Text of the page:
Fluid Movement in Occluded Single Capillaries of Rabbit Omentum
The sequence of transcapillary fluid movement during microocclusion of single capillaries was investigated on the theoretical basis of the Starling hypothesis. For most capillaries studied, the theory agrees reasonably well with the experiments with red cells used as the tags for fluid movement. By analyzing the sequence of the movement of the red cell in one single occlusion, it was possible to calculate the filtration coefficient and the effective pressure. The effective pressure ranged from 28 to 38 cm H2O. Since the arterial pressure in the capillary is about 20 to 30 cm H2O, the calculations suggest that about 10 cm H2O of the effective pressure is contributed by tissue factors, i.e., a negative hydrostatic pressure or a substantial colloidal osmotic pressure in the tissue space or both. The calculated filtration coefficient for the capillaries ranged from 0.01 to 0.07 µ3/(sec µ2 cm H2O).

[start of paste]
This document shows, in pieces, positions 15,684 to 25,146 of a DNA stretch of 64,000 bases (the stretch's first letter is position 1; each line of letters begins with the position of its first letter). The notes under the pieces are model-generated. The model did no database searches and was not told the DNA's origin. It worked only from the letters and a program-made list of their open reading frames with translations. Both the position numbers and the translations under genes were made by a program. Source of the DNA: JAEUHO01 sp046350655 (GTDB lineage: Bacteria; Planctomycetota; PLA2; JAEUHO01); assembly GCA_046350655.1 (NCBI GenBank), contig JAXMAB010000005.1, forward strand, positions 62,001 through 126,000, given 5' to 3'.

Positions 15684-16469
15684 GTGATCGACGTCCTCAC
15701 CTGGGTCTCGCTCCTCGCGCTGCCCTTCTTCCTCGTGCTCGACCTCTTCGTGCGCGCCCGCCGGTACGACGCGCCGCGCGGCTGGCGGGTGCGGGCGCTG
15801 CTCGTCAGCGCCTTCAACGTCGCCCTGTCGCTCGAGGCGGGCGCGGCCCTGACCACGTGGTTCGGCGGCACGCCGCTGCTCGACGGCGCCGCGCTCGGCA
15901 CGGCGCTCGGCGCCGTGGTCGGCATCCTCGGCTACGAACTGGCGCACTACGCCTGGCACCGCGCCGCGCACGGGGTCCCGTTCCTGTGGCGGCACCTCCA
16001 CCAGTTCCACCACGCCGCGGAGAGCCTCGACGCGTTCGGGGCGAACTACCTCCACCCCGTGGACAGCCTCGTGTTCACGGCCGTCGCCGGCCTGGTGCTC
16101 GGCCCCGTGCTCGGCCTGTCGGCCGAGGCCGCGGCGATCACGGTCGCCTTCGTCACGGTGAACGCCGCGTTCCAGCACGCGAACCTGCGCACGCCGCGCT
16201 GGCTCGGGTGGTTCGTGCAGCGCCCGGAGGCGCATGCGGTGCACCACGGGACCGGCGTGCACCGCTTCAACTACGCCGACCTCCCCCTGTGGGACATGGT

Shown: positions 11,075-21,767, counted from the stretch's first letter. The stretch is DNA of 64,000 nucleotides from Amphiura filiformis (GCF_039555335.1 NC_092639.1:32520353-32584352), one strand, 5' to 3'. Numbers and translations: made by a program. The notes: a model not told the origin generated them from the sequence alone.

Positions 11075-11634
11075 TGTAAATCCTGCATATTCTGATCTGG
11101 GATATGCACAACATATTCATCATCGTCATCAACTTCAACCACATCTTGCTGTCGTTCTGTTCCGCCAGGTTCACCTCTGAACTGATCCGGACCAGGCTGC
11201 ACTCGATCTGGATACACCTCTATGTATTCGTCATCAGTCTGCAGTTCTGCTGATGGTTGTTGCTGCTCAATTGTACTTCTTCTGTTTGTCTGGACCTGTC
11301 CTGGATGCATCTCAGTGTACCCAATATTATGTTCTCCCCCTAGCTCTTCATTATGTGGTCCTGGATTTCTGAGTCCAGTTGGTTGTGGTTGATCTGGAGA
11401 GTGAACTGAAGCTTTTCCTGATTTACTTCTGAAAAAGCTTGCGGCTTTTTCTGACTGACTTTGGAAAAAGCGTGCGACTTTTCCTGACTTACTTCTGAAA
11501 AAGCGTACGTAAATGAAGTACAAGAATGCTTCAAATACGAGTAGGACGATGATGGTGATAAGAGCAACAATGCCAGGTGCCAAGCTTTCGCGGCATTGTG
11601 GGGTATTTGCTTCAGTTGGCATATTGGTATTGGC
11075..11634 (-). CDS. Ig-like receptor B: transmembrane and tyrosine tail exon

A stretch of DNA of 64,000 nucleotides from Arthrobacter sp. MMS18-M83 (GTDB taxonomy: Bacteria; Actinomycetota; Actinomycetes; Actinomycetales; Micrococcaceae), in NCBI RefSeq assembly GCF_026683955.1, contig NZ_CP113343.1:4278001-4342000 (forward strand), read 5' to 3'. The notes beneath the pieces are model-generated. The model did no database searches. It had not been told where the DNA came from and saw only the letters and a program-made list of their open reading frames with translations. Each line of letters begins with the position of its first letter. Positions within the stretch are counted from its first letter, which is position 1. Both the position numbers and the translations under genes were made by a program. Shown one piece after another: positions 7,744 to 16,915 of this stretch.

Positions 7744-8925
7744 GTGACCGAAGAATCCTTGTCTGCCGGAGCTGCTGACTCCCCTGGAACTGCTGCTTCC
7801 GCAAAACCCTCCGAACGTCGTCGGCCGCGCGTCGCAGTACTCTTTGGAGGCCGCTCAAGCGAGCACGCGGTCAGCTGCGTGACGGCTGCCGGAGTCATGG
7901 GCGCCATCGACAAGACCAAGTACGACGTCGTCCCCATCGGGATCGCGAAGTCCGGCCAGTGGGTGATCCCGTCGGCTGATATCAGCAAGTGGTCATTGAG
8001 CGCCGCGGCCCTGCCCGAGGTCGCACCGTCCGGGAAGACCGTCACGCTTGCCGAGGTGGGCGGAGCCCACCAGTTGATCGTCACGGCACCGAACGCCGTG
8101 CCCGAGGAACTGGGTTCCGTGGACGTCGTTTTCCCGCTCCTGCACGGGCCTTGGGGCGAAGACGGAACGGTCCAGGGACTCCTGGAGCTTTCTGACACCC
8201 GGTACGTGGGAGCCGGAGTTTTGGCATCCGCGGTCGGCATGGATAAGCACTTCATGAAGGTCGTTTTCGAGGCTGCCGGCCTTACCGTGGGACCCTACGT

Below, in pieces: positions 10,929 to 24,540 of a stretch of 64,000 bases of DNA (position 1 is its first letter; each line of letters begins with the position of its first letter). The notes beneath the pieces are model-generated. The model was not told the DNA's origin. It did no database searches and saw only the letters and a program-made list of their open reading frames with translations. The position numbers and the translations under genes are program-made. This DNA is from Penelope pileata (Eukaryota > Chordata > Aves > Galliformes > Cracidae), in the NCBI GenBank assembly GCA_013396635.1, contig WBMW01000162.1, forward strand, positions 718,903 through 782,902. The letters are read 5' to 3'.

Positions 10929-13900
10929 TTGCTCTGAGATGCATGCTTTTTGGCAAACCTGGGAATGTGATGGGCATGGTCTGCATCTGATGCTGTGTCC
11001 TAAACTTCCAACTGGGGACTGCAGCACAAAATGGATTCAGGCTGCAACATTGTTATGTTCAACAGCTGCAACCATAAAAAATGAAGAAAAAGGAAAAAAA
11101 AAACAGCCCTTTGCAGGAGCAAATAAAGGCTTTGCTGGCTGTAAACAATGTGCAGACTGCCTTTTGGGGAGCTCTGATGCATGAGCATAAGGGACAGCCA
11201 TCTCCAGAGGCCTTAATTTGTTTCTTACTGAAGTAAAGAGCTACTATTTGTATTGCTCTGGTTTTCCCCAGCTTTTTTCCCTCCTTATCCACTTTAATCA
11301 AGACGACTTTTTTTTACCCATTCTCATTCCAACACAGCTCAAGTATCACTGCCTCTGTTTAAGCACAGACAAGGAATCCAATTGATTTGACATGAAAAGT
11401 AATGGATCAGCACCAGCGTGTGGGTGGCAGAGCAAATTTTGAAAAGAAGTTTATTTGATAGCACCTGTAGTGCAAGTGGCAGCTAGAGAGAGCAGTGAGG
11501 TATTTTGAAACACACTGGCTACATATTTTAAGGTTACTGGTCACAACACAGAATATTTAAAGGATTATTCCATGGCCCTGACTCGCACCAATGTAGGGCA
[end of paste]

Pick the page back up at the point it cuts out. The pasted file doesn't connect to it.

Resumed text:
- effective pressure
- colloidal osmotic pressure
- filtration coefficient
- Starling's hypothesis
- transcapillary fluid movement
- Received August 26, 1970.
- Accepted December 28, 1970.
- © 1971 American Heart Association, Inc.